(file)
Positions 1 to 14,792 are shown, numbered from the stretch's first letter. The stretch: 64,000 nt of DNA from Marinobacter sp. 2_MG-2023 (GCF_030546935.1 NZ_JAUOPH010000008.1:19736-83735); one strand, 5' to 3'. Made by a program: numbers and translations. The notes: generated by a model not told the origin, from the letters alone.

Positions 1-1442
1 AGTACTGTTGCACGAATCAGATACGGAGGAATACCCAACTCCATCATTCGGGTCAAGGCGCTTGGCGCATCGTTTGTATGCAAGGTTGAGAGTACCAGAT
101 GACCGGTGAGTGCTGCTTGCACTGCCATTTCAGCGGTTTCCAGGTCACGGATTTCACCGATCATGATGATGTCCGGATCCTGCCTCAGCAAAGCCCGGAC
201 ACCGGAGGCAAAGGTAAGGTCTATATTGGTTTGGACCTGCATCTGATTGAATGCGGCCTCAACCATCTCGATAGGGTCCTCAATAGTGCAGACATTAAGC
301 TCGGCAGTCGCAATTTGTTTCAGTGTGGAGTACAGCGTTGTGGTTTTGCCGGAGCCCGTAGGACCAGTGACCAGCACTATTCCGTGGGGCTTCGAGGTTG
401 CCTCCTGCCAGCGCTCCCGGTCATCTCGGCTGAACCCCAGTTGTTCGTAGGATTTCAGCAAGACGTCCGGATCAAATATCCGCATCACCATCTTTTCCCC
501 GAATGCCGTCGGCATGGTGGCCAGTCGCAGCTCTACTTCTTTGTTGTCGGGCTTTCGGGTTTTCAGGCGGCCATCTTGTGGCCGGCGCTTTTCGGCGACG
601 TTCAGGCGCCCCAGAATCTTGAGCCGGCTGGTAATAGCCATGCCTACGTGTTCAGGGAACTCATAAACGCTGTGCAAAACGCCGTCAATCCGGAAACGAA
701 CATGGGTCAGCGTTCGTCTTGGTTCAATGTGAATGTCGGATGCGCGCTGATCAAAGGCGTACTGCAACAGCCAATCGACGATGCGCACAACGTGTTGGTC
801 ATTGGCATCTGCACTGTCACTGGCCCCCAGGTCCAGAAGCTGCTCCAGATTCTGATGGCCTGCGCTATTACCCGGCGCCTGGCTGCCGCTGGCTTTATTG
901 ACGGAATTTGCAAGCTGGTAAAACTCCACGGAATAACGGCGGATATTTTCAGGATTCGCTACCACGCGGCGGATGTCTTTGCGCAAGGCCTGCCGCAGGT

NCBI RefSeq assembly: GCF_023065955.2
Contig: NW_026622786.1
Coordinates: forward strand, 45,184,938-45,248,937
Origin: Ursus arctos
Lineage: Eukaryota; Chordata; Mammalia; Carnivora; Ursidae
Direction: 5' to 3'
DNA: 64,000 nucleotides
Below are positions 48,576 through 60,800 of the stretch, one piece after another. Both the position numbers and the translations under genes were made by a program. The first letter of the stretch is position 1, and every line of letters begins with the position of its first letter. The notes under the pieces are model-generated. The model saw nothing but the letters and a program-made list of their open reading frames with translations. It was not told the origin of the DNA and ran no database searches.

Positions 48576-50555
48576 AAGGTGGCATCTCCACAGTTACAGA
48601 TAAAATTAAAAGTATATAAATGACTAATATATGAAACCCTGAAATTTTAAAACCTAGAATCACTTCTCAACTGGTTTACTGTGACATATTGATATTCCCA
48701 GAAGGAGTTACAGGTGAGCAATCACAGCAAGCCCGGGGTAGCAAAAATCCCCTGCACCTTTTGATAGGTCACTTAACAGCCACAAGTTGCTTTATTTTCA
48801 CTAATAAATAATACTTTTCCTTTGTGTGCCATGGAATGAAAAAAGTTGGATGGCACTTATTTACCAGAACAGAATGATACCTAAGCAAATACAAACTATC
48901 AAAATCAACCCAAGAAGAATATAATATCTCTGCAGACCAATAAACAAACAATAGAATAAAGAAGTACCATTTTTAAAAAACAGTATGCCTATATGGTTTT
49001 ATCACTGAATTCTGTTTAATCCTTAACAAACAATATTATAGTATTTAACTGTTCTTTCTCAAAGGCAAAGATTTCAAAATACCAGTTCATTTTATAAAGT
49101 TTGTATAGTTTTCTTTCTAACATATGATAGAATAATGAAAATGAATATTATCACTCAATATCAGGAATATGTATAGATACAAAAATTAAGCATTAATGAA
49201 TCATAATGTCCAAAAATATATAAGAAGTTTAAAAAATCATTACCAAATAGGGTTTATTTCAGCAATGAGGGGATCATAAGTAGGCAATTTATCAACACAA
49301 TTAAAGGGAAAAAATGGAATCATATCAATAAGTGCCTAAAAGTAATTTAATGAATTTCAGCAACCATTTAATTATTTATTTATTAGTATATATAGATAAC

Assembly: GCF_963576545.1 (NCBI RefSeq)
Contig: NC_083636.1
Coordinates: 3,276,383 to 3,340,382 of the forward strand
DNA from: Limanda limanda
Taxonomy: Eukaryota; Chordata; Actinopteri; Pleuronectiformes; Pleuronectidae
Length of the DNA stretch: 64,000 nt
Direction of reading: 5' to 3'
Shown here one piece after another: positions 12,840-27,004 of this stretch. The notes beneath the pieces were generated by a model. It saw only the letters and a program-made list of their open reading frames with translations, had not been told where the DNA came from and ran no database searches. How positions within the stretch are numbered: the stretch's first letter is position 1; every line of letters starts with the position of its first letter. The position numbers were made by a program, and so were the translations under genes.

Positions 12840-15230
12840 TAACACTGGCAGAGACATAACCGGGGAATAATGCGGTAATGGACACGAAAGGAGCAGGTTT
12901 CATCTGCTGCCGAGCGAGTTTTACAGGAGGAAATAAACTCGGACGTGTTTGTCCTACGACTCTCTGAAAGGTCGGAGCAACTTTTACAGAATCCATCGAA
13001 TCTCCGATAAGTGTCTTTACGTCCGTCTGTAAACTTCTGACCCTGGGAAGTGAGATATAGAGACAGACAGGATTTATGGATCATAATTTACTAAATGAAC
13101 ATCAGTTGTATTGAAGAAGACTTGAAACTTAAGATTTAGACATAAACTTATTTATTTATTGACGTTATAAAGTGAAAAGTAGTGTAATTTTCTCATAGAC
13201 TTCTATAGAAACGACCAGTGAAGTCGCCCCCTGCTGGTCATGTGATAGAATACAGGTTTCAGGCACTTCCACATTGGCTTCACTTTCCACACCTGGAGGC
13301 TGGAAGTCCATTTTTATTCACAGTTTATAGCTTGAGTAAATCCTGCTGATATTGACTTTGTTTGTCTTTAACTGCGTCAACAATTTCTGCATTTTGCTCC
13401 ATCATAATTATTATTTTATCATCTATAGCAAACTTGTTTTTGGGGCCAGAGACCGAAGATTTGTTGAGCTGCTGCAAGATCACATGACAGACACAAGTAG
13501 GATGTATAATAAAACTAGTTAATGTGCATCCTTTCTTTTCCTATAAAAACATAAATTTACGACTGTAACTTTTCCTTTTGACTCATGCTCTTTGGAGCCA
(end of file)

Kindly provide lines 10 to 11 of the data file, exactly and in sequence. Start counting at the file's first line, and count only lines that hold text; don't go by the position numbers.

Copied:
701 CATGGGTCAGCGTTCGTCTTGGTTCAATGTGAATGTCGGATGCGCGCTGATCAAAGGCGTACTGCAACAGCCAATCGACGATGCGCACAACGTGTTGGTC
801 ATTGGCATCTGCACTGTCACTGGCCCCCAGGTCCAGAAGCTGCTCCAGATTCTGATGGCCTGCGCTATTACCCGGCGCCTGGCTGCCGCTGGCTTTATTG